Paper presented at the 20th Annual South African Transport Conference 16 - 20 July 2001 "Meeting the transport challenges in Southern Africa", CSIR International Convention Centre, Pretoria, South Africa. ABSTRACT: There are numerous popular misconceptions of public transport in South Africa – particularly amongst those people who are habitual car users. Even the “enlightened ” transport planners are not
necessarily aware of the far-reaching and significant effects that public transport has on a large proportion of the population. The role of public transport in accommodating the daily needs of
commuters may be quite widely appreciated and its role in meeting the needs of interurban travellers perhaps somewhat less so. What is not so apparent is the role that public transport plays in small-scale trade and manufacturing at a local and also at a national level.
This paper brings together the findings from several recent research projects that were carried out in KwaZulu-Natal with the general objective of assessing the impact of transport on small businesses.
Although these research projects are of a preliminary nature, they clearly demonstrate the high level of dependence of many small businesses on public transport. These projects also suggest a possible economic opportunity for public transport itself. In this regard, under-utilisation of public transport combined with the problem of over-trading in the minibus-taxi industry presents an opportunity to expand its usage and its market base to the mutual advantage of the traders and the transport operators. This is seen to be particularly important for small business development in general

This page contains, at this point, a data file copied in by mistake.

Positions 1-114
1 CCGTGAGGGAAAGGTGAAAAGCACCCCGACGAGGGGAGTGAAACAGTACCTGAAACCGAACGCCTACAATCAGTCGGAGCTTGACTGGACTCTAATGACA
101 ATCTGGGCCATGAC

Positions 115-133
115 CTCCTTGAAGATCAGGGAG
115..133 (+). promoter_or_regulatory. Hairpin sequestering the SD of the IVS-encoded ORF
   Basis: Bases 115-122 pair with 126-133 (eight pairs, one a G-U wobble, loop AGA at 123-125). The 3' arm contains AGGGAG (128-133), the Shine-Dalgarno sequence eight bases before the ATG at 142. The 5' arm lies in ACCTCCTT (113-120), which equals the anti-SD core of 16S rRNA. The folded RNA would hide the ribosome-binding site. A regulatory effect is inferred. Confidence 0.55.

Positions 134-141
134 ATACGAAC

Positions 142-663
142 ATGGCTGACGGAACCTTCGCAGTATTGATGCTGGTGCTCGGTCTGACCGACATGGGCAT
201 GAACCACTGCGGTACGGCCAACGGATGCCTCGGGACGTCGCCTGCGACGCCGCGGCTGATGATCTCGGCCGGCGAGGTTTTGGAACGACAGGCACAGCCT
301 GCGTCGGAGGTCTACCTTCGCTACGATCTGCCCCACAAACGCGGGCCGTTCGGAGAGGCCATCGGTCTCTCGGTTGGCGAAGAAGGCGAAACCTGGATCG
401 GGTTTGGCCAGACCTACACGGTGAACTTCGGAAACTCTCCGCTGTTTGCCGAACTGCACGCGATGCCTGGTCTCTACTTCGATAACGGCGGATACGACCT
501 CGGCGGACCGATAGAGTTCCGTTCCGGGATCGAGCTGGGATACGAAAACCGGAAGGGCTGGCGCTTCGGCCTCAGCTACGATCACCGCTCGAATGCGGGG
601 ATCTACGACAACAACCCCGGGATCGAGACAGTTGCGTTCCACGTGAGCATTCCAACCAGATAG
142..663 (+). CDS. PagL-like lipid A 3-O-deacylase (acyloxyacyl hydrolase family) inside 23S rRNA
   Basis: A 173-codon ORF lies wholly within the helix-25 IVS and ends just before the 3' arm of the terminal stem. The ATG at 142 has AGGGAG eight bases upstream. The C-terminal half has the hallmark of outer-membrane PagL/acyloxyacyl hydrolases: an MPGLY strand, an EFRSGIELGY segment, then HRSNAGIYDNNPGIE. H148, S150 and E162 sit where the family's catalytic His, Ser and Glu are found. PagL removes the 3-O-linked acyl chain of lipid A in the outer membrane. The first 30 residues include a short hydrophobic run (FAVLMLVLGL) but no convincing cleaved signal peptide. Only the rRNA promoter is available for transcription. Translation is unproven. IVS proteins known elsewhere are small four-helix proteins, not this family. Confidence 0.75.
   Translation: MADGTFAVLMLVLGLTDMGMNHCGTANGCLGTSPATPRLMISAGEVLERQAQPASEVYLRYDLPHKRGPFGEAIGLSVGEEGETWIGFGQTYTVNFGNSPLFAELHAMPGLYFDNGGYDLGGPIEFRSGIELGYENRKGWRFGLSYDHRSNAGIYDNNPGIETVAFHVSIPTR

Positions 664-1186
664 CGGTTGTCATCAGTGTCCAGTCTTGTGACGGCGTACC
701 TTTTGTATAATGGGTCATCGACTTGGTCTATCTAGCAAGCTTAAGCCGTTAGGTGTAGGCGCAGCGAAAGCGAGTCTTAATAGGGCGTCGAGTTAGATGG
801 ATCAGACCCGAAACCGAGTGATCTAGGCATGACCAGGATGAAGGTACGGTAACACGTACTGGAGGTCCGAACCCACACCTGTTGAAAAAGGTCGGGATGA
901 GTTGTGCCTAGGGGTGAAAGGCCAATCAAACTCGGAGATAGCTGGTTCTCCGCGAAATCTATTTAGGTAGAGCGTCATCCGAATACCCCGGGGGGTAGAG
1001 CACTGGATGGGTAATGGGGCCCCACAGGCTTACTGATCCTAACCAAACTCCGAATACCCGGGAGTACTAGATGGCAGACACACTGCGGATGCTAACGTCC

because it faces stunting at best and failure at worst unless certain shortcomings in the provision of transport are dealt with.
The financial support given for this investigation by the National Department of Transport -through its "Centres of Transport Development"scheme -is gratefully acknowledged.
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Fourie, P.J. (Pieter Jacobus)(University of Pretoria, 2009-09-18)
Transport demand planning in South Africa is a neglected field of study, using obsolete methods to model an extremely complex, dynamic system composed of an eclectic mix of First and Third World transport technologies, ...